The Old Man Portrait Painting In Acrylic

The Old Man Portrait Painting In Acrylic

This Acrylic portrait painting was commissioned by a son for his father's 85th birthday gift. His father was completely fit at this age and happily agreed for the photo shoot for this painting. From multiple photographs, I have decided to take this profile picture for my project. This profile has the expression that I was looking for. I have found a beautiful eye expression here, though it was tough for him to tackle the strong sunlight for that moment. Dark background really highlighted his blond hair beautifully. I have used five brushes for this painting. Two of them are hog hair flat of size 10 and 8, other is size 6 filbert and two synthetic brush of size 0 and 2. Let's discuss the steps that I followed during this painting.

The Old Man Portrait Painting In Acrylic

Preparing The Sketch

I usually transfer my image from paper to canvas by tracing with a carbon paper. I don't use a new carbon, instead, I use an old one. It reduces the worry of smudging. I usually prefer to draw an outline over the pencil lines with earth to prevent smudge. In this case, I am using Burnt Umber.

The Old Man Portrait Painting In Acrylic

First Layer Of The Skin Tone application

I don't follow any hard and fast rules for applying a skin tone in a portrait painting. In this example, I have lightly applied a mixture of Burnt Sienna and Zinc White as a first coat. Using White with Burnt Sienna makes it opaque. Which gives an even base for the face to work with. And yes, I am experimenting with some Crimson and White here and there in this stage.

The Old Man Portrait Painting In Acrylic

Adding shadows and Highlights

In this stage, I have tried to add more depth in the face. I am using Ultramarine Blue with Crimson and little White for that purpose. I have applied Yellow Ochre with Cadmium Yellow Medium very lightly to give the expression of sunny reflection of the skin. For the darker tone, I use Ultramarine Blue with Crimson and a little bit of Yellow Ochre. In this stage I have applied the background to give myself the idea of tonal depth

The Old Man Portrait Painting In Acrylic

Working with Shadows and Cloths

In this stage I am adjusting the darker side of the face with Ultramarine Blue, Crimson and White. I am using Yellow Ochre and Cadmium Yellow Medium for a warmer tone on the sun reflected areas. I have lightly applied the background with Burnt Umber and Ultramarine Blue for the feeling of depth of field. For the shirt color, I have used Ultramarine Blue, Cobalt Blue, Crimson with little Burnt Umber and White. For highlighted areas in the shirt, I have used Yellow Ochre with Cadmium Yellow and White.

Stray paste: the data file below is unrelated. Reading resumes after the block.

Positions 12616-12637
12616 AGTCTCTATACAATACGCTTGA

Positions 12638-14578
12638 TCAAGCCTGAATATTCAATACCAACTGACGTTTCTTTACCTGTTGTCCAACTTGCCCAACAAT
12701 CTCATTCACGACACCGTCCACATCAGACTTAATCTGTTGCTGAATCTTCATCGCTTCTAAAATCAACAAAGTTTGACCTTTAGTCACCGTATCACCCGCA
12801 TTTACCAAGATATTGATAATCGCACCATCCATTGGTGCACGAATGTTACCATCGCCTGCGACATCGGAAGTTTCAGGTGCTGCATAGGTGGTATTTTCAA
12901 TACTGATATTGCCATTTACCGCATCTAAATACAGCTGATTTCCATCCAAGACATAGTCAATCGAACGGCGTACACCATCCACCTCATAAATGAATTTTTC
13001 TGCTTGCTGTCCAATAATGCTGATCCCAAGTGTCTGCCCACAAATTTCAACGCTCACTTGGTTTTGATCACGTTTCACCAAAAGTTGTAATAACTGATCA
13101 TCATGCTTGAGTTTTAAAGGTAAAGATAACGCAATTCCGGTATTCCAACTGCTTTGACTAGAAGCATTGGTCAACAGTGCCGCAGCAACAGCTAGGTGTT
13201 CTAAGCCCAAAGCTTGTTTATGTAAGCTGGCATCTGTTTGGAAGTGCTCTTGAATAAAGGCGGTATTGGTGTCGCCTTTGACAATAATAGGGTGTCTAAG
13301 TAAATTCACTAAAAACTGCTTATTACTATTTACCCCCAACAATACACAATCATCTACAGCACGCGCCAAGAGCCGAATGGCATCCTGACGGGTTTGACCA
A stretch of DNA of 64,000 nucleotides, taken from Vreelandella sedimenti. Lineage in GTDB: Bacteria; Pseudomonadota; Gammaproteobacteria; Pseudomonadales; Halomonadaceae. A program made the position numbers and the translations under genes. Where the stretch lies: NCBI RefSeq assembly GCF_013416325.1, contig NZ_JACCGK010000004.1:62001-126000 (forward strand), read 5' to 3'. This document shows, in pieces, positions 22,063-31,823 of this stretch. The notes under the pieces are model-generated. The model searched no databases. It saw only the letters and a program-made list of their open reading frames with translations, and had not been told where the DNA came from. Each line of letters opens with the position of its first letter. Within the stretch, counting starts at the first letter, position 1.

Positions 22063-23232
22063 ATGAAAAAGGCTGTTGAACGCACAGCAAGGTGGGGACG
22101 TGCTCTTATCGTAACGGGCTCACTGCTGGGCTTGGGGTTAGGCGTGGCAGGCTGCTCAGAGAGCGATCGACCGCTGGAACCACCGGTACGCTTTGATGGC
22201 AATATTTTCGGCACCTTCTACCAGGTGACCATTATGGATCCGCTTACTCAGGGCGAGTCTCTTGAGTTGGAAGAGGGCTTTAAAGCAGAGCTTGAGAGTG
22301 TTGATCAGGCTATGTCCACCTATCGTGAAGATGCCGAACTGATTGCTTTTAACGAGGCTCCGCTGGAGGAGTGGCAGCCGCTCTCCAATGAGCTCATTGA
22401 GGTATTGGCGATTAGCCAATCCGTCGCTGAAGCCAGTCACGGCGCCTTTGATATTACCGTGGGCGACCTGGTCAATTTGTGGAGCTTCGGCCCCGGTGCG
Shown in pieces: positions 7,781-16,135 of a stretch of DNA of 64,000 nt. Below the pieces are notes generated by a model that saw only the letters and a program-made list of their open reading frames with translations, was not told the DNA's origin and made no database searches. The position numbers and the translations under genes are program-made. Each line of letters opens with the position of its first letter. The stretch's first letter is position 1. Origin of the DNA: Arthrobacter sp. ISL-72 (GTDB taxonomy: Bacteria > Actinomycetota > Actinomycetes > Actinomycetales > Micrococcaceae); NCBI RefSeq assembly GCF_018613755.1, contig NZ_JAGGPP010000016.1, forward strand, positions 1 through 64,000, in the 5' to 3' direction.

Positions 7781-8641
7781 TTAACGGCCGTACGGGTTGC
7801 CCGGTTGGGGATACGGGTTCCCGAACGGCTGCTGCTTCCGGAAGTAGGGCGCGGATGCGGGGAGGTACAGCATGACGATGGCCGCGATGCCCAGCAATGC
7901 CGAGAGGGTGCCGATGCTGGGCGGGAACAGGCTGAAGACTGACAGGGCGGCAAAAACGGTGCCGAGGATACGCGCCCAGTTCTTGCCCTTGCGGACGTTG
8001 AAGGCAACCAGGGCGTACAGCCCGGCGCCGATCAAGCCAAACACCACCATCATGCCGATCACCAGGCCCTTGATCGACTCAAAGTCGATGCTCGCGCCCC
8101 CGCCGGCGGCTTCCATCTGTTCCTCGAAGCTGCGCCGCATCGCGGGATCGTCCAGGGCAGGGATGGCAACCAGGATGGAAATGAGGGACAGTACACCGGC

The Old Man Portrait Painting In Acrylic

Playing with Highlights and Shading continues

Mixing and blending continue until I get the desired color tone on the face. I have used a pinch of Cobalt Blue for highlighting the shadow areas on his face. It is actually the environmental reflection of the sky color. I have used White along with a pinch of Cadmium Yellow Medium, Yellow Ochre, and Cobalt Blue Hue for the soft blond hair. You can see, the face is nearly completed at this stage, but the neck area still has works to do. I usually work the neck area later, because it has a slightly darker tone than the face.

The Old Man Portrait Painting In Acrylic

The Final Touches

This is the right time to add some texture to the skin surface of the face. I have darkened the shadow area of the face with Cobalt Blue and Ultramarine Blue mixture with a glazing technique. The detailing areas of the hairs, eye reflections, eyebrows, spectacles, age marks on head and Shirt collar linings are carefully achieved by a rigger brush.

I am sharing these stages of the painting with you to give an idea that how I made portraits with acrylics. Your techniques may differ from me. I will love to hear from you in the comment box.

PORTRAIT PAINTING WITH ACRYLIC PAINT LIKE OIL IN REAL-TIME. A FULL LENGTH VIDEO OF MIXING AND BLENDING ACRYLIC COLORS FOR ACHIEVING SKIN TONE USING WATER AS MEDIUM.